The Weekend Leader - Dr. Prateep V Philip, DGP, Tamil Nadu , Friends of Police

An IPS officer and survivor of two near-death experiences is lighting up the lives of many

Usha Prasad   |  


Vol 11 | Issue 41

A senior ranking IPS officer, motivational writer, public speaker, author, and the founder of Friends of Police, EQ-Thinking, and Excenomics – Dr. Prateep V Philip, DGP, CB-CID, Tamil Nadu is a rare specimen among the men in khaki.

Passionate about reading, writing, public speaking, and studying the human mind, his inimitable style of functioning and exuberance has won him global recognition and many laurels not only as an IPS officer but for his other pursuits as well.

Prateep V Philip, DGP, CB-CID, Tamil Nadu (Photos: Special Arrangement)

While Prateep has authored several books, his collection of 3333 copyrighted quotes, which he calls ‘Fillipisms’, has made him the world’s first author to collate the largest number of original quotes.

Written mostly over the past 10 years, the inspiration for his Fillipisms is drawn from his life experiences as well as a career of more than three decades as an IPS officer.

Born and brought up in Bengaluru, Prateep was known for his one-liners and quotes since his teens. “I was always good at writing, debating and public speaking, which got more polished over the years,” he says.

He calls his quotes “Fillipisms” to pun with his surname Philip. “But it means more than that,” he says, adding, “The word ‘fillip’ means encouragement. Everyone on this earth needs encouragement, which is like oxygen for the human being. So, the word Fillipism stands for a worldwide philosophy or movement. The idea is to encourage every human being to do his best and be his best.”

Sample some of his Fillipisms.

“The greatest edifice a man can build is what he builds inside of him.”

“Change challenges us but challenge changes us.”

“Short cuts taken in life may make things easy but can cause deep cuts later on.”

“What you can’t mend, end. What you can’t end, mend.”

Fillipisms is not merely a pun on his name, but derived from the word fillip which means to encourage

When he crossed 3000 maxims, Prateep decided to document it in the form of a book with the title “Fillipisms - 3333 Maxims to Maximize your life”.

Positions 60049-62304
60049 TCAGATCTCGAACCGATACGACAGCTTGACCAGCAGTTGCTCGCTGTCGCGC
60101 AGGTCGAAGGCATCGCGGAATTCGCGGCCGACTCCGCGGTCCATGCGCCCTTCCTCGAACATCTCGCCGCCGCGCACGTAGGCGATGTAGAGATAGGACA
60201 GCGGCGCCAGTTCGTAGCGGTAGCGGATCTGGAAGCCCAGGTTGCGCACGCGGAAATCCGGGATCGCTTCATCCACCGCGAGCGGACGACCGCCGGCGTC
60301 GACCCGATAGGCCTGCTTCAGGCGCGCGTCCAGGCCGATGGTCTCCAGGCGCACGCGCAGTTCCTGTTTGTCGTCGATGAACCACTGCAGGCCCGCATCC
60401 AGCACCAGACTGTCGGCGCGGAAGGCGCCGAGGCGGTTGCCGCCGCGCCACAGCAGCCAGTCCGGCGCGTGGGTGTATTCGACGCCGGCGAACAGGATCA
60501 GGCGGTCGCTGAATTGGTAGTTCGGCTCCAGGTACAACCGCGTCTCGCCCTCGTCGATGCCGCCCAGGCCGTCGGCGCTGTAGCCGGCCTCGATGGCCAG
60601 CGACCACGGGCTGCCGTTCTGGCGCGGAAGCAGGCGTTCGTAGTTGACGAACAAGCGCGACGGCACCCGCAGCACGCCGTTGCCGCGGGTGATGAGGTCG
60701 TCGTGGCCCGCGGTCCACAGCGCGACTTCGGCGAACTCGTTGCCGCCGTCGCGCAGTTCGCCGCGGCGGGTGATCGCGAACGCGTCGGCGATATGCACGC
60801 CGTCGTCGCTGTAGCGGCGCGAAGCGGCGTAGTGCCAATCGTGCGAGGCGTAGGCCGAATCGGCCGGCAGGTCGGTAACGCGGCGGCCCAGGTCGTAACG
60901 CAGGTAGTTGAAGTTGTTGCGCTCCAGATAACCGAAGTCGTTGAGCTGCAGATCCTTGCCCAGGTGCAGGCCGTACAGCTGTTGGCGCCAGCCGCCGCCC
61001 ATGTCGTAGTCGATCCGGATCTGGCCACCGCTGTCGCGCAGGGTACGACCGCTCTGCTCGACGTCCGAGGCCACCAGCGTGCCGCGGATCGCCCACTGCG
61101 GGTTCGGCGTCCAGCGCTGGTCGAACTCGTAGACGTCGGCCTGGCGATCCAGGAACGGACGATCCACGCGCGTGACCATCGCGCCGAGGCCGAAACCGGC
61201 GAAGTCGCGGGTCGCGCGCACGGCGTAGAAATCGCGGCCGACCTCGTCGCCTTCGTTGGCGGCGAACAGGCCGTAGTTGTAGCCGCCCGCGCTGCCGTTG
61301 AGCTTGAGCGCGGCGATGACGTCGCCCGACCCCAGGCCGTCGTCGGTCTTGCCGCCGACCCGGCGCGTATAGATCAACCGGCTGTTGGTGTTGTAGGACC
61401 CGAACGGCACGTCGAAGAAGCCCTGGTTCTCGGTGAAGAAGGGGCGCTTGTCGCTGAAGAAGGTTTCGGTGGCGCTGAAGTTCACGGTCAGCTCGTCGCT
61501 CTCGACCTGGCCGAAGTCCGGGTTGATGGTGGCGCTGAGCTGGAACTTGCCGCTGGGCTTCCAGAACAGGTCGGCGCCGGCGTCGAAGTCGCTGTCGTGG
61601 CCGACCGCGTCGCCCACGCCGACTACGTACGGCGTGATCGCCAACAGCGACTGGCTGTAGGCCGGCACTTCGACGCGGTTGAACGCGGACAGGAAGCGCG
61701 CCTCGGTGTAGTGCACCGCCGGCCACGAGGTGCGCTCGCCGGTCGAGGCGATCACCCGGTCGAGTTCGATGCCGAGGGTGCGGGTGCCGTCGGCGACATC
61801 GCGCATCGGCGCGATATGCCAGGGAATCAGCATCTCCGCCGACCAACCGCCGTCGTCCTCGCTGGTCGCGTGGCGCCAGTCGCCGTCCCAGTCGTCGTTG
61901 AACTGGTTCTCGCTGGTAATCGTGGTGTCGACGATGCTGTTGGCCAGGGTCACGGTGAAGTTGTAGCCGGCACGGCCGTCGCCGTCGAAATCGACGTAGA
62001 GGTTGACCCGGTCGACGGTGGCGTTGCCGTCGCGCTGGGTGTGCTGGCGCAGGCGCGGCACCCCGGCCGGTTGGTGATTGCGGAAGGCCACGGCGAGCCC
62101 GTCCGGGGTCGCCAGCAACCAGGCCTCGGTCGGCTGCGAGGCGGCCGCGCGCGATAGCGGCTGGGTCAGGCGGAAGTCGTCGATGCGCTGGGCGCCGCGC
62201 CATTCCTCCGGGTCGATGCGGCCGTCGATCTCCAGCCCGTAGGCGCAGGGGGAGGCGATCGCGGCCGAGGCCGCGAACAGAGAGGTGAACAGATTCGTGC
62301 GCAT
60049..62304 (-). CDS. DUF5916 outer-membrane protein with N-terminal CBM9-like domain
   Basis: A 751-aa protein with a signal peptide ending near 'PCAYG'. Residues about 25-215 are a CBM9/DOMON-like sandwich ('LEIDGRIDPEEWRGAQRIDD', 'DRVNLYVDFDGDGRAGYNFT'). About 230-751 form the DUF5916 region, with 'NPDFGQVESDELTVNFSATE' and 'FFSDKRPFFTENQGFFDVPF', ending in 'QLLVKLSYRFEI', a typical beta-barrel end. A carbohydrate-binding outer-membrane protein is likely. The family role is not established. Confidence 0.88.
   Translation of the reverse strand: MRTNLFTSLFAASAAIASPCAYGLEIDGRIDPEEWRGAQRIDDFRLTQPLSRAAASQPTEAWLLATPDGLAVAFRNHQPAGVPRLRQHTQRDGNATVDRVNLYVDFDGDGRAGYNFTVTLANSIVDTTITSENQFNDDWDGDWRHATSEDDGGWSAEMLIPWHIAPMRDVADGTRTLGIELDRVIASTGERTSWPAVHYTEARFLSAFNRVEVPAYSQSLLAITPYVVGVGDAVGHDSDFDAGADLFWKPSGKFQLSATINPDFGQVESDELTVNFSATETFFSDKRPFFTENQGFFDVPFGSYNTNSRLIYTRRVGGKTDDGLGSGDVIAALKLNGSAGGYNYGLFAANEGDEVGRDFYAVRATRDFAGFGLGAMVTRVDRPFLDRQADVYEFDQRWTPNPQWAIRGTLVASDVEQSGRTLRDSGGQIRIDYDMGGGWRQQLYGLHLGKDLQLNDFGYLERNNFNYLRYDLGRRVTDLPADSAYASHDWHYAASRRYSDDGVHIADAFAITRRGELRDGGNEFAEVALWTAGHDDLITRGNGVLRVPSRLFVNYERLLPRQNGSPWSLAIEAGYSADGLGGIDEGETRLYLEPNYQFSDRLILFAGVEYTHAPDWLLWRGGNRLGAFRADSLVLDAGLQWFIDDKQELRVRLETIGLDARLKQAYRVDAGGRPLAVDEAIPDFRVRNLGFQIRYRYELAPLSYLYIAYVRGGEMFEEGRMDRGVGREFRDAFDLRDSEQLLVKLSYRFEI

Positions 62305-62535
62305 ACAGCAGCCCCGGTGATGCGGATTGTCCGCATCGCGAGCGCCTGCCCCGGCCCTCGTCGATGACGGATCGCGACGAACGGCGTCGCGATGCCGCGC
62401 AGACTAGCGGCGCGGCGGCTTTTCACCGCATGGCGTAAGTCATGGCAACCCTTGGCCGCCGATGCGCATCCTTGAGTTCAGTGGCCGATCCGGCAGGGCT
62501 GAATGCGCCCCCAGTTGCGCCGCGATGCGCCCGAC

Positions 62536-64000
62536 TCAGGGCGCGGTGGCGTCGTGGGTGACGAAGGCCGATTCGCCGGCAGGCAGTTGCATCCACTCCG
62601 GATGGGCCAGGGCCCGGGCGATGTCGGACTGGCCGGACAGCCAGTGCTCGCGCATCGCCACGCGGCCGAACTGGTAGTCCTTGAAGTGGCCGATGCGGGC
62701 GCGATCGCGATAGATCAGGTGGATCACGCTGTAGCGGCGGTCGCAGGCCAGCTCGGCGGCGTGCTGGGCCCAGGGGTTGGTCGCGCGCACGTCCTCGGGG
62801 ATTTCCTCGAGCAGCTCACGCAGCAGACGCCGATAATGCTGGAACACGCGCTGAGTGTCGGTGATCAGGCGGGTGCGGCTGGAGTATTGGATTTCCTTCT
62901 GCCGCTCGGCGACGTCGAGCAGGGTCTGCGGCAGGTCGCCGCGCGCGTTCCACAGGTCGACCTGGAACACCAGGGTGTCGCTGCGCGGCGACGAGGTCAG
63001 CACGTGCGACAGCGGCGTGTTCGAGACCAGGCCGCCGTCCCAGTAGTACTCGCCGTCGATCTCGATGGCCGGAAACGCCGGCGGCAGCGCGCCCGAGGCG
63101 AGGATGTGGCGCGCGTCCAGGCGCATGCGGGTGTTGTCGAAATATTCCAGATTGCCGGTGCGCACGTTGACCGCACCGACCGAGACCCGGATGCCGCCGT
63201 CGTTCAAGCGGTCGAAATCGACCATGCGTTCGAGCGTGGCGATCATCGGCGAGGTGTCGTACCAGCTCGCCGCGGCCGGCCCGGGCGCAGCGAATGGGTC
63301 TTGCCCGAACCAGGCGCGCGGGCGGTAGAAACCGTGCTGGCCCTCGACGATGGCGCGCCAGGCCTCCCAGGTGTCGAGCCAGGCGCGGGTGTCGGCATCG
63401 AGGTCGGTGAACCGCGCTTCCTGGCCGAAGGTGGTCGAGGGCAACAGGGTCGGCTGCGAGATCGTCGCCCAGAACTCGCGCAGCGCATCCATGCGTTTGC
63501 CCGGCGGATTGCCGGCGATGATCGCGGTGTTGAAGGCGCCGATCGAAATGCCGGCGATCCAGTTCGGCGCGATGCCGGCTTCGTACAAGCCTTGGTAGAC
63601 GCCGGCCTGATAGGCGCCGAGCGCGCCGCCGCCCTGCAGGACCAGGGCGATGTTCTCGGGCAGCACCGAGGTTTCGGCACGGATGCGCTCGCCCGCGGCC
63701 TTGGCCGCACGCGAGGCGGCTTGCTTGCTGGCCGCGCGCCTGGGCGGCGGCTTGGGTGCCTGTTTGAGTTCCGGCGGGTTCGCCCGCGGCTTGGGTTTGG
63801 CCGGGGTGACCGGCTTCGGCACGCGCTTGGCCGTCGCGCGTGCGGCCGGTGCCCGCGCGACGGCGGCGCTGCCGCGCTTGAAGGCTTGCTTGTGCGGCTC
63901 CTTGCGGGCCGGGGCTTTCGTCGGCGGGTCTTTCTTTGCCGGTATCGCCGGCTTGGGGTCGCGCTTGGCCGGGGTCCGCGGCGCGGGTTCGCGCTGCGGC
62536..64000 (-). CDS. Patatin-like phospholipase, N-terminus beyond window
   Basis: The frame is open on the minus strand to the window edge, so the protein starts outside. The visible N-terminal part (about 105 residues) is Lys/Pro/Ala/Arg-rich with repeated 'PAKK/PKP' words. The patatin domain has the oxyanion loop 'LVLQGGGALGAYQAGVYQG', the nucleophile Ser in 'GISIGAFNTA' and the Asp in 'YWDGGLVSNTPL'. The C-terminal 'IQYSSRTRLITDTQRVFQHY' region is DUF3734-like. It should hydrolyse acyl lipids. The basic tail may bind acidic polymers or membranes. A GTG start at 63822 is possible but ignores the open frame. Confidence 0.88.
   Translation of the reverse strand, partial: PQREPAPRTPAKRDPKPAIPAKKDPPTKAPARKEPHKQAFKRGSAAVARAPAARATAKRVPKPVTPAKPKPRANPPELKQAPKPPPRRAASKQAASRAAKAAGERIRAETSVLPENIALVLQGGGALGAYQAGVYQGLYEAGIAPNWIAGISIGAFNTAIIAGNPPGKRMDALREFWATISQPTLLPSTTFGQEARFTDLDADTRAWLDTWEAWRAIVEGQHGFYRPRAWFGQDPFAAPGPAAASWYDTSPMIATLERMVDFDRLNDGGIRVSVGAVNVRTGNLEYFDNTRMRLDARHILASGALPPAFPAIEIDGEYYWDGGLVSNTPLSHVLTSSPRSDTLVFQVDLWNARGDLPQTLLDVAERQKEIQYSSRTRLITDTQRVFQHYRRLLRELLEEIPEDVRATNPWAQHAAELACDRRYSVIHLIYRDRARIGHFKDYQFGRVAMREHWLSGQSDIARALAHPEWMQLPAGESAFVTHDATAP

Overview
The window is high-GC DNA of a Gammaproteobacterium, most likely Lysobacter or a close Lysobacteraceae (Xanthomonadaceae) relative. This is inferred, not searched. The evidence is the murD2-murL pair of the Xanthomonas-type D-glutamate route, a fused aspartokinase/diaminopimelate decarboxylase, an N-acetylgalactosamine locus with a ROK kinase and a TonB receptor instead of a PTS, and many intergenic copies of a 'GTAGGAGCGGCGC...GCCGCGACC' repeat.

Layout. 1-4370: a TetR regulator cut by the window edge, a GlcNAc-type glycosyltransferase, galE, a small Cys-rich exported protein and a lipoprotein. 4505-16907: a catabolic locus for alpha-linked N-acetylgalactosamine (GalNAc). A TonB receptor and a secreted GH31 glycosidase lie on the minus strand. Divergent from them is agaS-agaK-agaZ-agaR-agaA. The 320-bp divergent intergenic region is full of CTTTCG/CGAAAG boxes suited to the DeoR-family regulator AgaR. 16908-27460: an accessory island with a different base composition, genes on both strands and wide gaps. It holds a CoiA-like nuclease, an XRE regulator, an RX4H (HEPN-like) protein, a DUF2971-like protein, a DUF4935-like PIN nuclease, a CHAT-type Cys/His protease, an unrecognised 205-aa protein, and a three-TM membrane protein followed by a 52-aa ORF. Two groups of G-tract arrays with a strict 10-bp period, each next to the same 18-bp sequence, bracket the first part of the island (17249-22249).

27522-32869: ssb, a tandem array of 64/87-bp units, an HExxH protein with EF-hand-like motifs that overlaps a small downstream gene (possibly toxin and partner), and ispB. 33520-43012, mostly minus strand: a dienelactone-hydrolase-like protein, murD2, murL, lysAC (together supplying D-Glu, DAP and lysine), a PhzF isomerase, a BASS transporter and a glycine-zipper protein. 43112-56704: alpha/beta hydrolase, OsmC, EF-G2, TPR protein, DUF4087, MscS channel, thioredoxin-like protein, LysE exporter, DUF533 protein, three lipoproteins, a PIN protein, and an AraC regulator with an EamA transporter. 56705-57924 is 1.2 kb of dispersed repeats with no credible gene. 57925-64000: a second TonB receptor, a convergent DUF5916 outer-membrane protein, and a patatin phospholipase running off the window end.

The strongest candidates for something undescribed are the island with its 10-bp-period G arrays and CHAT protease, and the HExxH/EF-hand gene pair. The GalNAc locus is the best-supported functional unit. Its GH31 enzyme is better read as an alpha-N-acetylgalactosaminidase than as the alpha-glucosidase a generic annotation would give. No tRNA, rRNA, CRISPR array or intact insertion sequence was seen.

Why has he stopped at 3333 maxims in the book? “There’s nothing sacrosanct about this number. It represents 33 years of my experience as a police officer, and it has 33 chapters to stand for my lifelong experiences,” he adds.

The daily ritual of one-hour meditation and devotion stimulated Prateep’s thoughts to coin these maxims. “A minimum of 3,650 hours has gone into the writing of this book for over 10 years. It was validated on a day to day basis by sharing it with friends and family, and I copyrighted my posts on the social media – Facebook or Twitter,” he adds.

Prateep started work on bringing out his book in October 2019 with his family and friends joining hands to design the book. While the editing was done by several friends in different parts of the country, his younger daughter Nishala Isabel Philip designed the book’s cover which has the design of a light bulb.

Interestingly, the bulb is not shown as one, but as three separate parts. “The interpretation is that a man consists of spirit, mind, and body. So, the three parts are intentionally not connected, but at the same time connected,” says Prateep.

“The largest part of the bulb stands for the spirit - only that can contain the universe; the holder or the base is the body, and the mind is in the middle. The human being is a triune being – spirit, mind, and body.”

His older daughter Nimisha Sara Philip, a corporate lawyer and an artist, has contributed 31 out of the 33 paintings that have been used to illustrate the 33 chapters in the book.

Prateep entered the IPS in 1987

So, how did coining these maxims help him in his profession? “It gives me immense wisdom, immense strength, presence of mind and sense of joy,” he explains. “And you can not only be strong for yourself, but you can impart strength to others as well.”

Prateep set his eyes on joining the Civil Services when he was in Class nine at St. Joseph’s Boys High School, Bengaluru. He did his BA in History, Economics, and Political Science from St. Joseph’s College, and then completed his Masters in Political Science and International Relations from Bangalore University.